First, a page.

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Alumnus Voice: My Spartan experience as an international student

July 13, 2023 - Bevertone Anyonga

Bevertone Anyonga graduated from James Madison College in 2020 with a degree in comparative cultures and politics, and international relations. Anyonga was a Mastercard Foundations Scholar and currently works for Michigan State University’s Institute for Public Policy and Social Research as an education program coordinator. He is originally from Kisumu, Kenya.

Bevertone Anyonga sits on a bench in front of a large art piece at the Detroit Institute of Art

Being an international student studying in the U.S. means you must become very familiar with immigration law as you navigate this system that requires you to prove your intentions at every turn. The ongoing process can be daunting, from university admission to obtaining internships to applying for jobs. The critical factor was realizing I was not alone; others had done it before and would do it after me.

Learning to ask for help and extending it to others when they were in need became a regular part of the international student experience. We must work much harder to have a place here, but I wouldn’t do it differently.

Studying at a Big Ten campus means there are opportunities for students to engage in their interests through research, clubs and activities. As big as this campus is, finding community is guaranteed. There’s so much here — it would be impossible not to find your people.

Choosing to study in a residential college such as James Madison College made finding a community within my academic interests even more seamless. The small class sizes encourage conversation with your colleagues both in the classroom and outside. The professors greatly care about student success and are invested in helping you achieve and improve — special shoutout to Professors Das Gupta and Flaim for their mentorship.

The support offered by the college is unmatched, from having a field experience coordinator and career services counselor in the college, whose offices are steps away from where most of my classes met, to onsite writing support. The advantages of living in the same building as most of my classes were numerous, especially during the winter!

Although I am forever grateful to my friends who brought me home with them and showed me love, during breaks and holidays, homesickness is real. The opportunities to return to Kenya were very infrequent. Some of the holidays I celebrated from birth were suddenly unrecognized, and the number of time zones between family would only compound this lonely feeling.

And while learning the language was not a hurdle, as I have spoken English all my life, proving my English-speaking skills was not something I anticipated. Additionally, making sense of all the idiomatic expressions, accents and slang was a barrier I had not expected.

And then, of course, there was the adjustment to the food here and social prejudices. Navigating being Black and foreign during the Trump presidency compounded common misconceptions and ignorance that led to stereotyping. I was experiencing a DuBois-style double consciousness in real-time. These challenges pushed me in ways different from what I previously experienced studying away from home at a boarding school.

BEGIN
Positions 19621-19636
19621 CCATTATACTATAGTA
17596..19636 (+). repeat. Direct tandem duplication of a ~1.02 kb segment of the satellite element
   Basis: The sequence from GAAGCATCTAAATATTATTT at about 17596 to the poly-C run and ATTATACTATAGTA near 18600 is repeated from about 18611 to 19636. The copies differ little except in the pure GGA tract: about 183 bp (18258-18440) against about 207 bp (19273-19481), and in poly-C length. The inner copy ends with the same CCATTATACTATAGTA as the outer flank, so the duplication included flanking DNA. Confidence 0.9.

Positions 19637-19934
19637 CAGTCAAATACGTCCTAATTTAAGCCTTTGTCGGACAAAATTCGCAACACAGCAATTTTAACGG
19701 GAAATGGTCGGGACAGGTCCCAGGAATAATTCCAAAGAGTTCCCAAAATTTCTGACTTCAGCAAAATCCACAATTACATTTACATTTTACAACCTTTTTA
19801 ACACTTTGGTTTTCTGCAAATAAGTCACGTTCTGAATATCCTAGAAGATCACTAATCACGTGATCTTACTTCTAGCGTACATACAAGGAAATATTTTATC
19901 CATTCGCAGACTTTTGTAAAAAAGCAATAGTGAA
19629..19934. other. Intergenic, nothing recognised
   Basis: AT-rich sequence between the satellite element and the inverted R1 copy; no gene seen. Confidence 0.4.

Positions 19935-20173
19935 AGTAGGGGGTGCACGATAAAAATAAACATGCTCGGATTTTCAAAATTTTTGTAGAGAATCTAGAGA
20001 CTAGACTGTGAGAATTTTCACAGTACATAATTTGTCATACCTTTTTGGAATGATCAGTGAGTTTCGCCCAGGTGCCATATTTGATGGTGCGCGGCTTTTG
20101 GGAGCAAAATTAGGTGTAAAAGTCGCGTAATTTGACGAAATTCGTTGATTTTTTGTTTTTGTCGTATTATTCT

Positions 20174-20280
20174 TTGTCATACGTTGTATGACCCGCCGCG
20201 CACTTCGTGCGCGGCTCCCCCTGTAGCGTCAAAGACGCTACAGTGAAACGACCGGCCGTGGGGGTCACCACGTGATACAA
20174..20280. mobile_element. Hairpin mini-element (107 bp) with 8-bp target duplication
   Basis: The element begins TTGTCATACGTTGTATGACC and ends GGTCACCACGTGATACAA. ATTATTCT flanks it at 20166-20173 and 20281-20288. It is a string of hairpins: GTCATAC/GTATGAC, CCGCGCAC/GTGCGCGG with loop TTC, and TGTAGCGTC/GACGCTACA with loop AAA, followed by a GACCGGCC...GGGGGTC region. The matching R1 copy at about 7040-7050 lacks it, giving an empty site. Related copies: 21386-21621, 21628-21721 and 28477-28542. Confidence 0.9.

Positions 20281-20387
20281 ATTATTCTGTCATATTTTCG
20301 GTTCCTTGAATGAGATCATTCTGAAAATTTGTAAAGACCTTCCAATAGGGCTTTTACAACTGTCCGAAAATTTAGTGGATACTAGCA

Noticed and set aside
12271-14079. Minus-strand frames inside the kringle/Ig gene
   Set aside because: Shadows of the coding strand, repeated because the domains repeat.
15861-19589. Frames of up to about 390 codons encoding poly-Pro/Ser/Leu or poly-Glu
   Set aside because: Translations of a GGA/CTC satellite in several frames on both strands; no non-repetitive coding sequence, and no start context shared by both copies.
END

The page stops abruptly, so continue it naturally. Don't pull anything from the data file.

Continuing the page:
The diversity of the student body in the residential setting is like a microcosm of the entire campus. Having this on a smaller scale helped make acclimating easier. And while I did take advantage of clubs outside of the college, like rugby and sailing, having the residential college community to fall back on for allyship and day-to-day activities meant that I always had a least one person that understood me better. Your friends become your family, and that has been one of the best gifts I’ve received.

During my senior year, I interned with the Community Economic Development Association of Michigan (CEDAM), a statewide nonprofit trade association in Michigan. The experience changed my perspective about what I wanted to do after college. I decided that getting involved in state politics and local government, especially housing as a health crisis, was what I was passionate about. After graduating, I took on a full-time role at CEDAM as a program coordinator, continuing to work on learning and development programs geared towards training and engagement in the various community economic development areas.

In a slight shift away from direct advocacy, I had the opportunity to redesign internship and economic development 101 programs, develop and support statewide economic inclusion initiatives, improve the organizational capacity of member organizations to help in-service delivery through the AmeriCorps program, and much more.

In my current role as an educational program coordinator for IPPSR, here at Michigan State University, I work on health policy, integrating racial equity into IPPSR programs. I regularly work on research policy-based projects surrounding these topics and continuously educate Michigan legislators and policymakers through our various programs. I am working on a report titled "Making The Political Case For Racial Equity."

I have been able to hone these interests early in my career and positively impact my community. While my goals are relatively open at this time, I would like to continue working in state politics, and I am always interested in ways to give back to my country and community in Kenya.